From The Art and Popular Culture Encyclopedia
Octave Tassaert (1800-1874) was a French painter of portraits and genre, religious, historical and allegorical paintings, as well as a lithographer and engraver, though this family was of Flemish origin. He was the grandson of the sculptor Jean-Pierre-Antoine Tassaert. Tassaert was the favourite modern painter of Alfred Bruyas before Courbet came on the scene in 1853.
Octave's first artistic training came from his father Jean-Joseph-François Tassaert (1765-c. 1835) and his older brother Paul (?-1855), before he was apprenticed to the engraver Alexis-François Girard (1787-1870). Next he studied at the École des Beaux-Arts (1817-25) from 1817 through 1825, under Guillaume Guillon-Lethière, but never won the school's Prix de Rome. Winning popular but not critical success, his works showing poor people's lives were felt melodramatic by critics but acclaimed by the public. His submission to the 1855 World Exhibition was well received by the critics, but Octave ceased to exhibit after the 1857 Salon, withdrawing more and more from the formal art world. Collectors of his works included Alfred Bruyas and Alexandre Dumas, fils, but in 1863 Octave stopped painting altogether and tried to become a poet (though none of his works are extant), selling all his remaining paintings to the dealer Père Martin. He declined into alcoholism, damaging his eyesight (he was treated at Montpellier in 1865, during which time he stayed with Bruyas) and finally committing suicide in 1874.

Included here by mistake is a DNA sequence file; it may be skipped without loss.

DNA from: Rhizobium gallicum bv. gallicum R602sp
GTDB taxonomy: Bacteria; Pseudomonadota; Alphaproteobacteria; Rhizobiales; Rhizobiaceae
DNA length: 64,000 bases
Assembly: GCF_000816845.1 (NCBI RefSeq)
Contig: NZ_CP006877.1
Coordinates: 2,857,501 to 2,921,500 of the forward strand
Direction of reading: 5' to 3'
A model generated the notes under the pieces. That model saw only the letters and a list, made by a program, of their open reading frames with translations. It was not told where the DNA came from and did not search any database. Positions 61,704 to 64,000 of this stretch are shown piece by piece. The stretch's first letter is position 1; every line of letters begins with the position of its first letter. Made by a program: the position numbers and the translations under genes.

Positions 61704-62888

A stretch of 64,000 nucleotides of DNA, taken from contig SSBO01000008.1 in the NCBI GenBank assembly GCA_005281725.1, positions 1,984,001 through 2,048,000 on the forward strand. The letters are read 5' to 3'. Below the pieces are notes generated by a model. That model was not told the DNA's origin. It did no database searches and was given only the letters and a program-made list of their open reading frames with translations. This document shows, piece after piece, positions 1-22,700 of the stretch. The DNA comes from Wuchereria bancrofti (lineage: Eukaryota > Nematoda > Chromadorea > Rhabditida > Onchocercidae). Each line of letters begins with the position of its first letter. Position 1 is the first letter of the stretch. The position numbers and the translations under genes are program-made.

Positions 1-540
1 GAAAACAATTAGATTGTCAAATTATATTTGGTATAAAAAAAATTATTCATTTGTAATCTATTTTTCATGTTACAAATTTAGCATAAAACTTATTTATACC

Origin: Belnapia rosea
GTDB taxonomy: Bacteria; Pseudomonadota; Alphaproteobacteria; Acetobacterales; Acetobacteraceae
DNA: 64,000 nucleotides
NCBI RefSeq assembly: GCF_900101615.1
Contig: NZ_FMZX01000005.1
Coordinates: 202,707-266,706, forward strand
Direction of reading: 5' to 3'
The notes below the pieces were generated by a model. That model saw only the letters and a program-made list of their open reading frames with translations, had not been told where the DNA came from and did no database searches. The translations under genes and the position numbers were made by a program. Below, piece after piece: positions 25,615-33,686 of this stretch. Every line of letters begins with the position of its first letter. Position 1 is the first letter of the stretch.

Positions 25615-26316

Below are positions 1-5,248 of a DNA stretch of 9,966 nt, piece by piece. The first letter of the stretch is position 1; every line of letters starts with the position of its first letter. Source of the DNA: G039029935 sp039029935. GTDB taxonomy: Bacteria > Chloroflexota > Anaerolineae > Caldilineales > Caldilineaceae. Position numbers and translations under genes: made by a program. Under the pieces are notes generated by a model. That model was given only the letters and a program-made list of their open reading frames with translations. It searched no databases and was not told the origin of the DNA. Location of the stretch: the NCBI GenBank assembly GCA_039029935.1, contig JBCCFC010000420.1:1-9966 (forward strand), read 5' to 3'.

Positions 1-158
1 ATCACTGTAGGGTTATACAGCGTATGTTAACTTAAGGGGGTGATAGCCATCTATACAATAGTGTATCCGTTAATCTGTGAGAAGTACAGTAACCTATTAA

- The Death of Correggio, 1834 Paris Salon - Hermitage Museum, Saint Petersburg, Russia - purchased by Ferdinand Philippe, Duke of Orléans, and thus Octave's first success
- Une famille malheureuse, 1849 - Musée d'Orsay
- The Waif (L'abandonnée), 1852 - National Gallery of Australia, Canberra
- Heaven and Hell, 1850 - Cleveland Museum of Art
- The Bourgeois' Kitchen, 1854 - Cleveland Museum of Art